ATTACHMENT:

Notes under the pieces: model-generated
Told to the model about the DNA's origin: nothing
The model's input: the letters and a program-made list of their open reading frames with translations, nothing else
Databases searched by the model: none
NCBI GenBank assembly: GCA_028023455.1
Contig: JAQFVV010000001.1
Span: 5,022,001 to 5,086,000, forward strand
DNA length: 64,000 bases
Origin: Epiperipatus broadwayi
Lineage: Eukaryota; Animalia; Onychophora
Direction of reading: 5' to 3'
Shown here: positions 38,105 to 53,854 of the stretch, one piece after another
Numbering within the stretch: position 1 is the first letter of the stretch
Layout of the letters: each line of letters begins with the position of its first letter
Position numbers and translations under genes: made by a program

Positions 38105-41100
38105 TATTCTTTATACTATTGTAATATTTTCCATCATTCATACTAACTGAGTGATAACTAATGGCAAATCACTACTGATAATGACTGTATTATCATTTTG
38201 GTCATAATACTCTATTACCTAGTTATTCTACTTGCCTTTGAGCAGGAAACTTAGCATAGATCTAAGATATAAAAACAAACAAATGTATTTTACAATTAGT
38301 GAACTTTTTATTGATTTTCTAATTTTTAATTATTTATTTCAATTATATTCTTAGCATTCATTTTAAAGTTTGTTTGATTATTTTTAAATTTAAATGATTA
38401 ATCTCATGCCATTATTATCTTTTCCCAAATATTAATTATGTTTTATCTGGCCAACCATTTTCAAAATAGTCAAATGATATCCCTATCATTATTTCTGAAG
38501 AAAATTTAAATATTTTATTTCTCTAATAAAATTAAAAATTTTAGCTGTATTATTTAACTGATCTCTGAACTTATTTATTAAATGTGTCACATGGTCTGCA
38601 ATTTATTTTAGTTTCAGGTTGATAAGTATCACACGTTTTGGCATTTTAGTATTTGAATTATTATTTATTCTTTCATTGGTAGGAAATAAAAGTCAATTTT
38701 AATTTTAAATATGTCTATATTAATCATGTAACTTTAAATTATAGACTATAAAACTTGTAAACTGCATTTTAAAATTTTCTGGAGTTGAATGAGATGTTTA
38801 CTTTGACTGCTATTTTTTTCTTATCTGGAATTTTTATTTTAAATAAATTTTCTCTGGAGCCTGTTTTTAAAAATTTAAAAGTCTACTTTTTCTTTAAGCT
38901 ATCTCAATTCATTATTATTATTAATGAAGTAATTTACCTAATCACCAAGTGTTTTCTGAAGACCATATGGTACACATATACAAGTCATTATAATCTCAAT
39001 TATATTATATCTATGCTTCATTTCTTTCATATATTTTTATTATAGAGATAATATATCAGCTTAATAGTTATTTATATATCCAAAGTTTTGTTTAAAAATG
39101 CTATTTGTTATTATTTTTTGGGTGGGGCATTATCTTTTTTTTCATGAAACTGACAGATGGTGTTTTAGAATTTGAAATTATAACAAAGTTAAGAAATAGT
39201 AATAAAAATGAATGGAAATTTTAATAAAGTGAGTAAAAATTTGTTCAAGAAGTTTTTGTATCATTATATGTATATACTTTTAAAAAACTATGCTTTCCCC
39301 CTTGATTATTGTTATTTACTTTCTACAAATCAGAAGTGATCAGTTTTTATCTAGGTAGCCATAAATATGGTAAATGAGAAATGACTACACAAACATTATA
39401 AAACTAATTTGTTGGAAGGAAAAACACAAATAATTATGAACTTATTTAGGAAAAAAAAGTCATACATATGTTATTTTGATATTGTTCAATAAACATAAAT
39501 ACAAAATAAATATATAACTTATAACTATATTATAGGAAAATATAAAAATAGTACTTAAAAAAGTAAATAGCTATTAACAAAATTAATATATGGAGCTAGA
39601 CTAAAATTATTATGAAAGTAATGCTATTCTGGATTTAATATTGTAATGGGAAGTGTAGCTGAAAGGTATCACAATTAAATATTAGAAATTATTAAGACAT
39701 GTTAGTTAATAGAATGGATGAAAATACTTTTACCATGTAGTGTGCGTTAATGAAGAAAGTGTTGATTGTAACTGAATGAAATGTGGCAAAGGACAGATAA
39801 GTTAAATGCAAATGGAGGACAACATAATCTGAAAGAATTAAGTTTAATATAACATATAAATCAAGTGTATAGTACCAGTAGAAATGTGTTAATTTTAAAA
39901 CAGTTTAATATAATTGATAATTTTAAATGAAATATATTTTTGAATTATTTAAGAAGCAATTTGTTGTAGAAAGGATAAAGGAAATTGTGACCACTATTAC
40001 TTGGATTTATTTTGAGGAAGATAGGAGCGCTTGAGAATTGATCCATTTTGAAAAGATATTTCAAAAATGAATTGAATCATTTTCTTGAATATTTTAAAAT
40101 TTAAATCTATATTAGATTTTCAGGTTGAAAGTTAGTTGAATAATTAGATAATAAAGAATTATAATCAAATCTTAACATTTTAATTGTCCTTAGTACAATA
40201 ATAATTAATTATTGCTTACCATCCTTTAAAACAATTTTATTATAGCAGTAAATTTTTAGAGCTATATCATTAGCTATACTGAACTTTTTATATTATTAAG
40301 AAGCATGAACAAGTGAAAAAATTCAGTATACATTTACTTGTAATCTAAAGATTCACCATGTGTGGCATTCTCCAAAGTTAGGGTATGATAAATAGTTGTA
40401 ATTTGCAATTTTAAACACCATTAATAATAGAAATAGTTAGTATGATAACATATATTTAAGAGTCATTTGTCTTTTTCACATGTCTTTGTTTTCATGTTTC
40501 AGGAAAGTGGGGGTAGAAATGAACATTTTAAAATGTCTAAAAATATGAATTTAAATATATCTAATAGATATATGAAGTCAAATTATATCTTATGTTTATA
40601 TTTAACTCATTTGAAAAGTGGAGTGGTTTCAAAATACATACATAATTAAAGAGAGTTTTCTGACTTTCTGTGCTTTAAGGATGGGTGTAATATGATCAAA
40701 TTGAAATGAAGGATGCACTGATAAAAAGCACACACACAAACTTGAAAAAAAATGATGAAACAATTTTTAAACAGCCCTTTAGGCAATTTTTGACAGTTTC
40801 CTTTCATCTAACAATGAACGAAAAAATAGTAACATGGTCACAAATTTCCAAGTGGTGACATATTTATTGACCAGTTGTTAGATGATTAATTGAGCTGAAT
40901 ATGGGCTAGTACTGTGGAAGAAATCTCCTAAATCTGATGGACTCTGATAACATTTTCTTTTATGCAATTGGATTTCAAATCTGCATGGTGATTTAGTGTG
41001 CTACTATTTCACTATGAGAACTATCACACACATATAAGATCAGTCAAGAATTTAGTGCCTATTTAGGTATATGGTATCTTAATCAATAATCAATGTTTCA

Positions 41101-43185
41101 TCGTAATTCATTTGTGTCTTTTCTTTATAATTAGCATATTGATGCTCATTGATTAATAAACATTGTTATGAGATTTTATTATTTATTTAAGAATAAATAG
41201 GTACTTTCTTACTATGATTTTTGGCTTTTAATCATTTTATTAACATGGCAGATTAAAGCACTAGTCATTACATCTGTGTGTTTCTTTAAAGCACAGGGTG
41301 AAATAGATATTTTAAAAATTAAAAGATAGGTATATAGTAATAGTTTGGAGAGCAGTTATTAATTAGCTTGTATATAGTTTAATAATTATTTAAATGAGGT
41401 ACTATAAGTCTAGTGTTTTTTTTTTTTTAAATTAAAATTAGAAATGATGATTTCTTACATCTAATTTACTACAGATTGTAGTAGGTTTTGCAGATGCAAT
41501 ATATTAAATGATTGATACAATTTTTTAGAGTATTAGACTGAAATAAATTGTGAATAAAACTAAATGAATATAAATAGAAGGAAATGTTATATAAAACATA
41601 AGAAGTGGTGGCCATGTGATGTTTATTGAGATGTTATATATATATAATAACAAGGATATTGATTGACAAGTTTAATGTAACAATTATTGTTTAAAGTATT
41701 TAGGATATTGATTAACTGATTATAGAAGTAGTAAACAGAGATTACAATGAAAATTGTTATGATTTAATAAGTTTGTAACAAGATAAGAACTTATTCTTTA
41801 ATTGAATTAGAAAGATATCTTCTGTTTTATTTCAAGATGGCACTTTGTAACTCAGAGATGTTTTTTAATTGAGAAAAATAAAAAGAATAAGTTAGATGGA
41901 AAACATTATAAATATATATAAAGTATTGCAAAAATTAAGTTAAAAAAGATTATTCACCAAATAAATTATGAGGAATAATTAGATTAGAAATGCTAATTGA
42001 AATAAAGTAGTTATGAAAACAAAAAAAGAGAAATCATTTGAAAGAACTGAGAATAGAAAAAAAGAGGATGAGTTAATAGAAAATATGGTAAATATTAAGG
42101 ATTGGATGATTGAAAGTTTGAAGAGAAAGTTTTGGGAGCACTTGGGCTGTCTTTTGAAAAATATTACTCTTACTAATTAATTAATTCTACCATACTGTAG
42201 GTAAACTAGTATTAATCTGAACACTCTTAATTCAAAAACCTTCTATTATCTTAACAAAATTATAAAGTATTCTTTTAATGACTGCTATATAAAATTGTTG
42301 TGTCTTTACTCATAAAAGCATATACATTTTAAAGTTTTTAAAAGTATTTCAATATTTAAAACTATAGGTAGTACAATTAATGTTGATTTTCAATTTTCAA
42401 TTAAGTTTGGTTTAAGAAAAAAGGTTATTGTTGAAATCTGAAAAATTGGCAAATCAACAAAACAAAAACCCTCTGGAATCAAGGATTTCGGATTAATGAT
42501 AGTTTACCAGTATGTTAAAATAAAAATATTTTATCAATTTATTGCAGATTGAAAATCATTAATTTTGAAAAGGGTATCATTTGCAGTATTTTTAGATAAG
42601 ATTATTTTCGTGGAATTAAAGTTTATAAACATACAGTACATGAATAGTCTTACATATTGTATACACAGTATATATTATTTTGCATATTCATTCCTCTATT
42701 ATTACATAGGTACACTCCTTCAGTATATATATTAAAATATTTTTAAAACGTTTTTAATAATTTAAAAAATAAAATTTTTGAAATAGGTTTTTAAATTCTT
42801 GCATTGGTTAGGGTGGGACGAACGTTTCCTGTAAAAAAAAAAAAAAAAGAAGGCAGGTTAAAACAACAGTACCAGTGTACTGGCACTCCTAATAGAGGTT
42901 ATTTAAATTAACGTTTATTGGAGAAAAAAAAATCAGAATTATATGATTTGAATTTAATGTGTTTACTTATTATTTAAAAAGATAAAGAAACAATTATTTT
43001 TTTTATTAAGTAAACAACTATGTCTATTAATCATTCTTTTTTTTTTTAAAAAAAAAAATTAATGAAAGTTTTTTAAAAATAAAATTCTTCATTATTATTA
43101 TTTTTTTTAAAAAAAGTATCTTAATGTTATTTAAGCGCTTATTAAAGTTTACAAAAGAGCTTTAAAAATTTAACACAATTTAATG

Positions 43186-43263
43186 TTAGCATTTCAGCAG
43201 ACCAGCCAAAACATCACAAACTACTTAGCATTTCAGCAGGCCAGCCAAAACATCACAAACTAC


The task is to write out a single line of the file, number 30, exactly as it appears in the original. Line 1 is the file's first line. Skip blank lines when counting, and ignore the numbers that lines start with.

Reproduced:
39401 AAACTAATTTGTTGGAAGGAAAAACACAAATAATTATGAACTTATTTAGGAAAAAAAAGTCATACATATGTTATTTTGATATTGTTCAATAAACATAAAT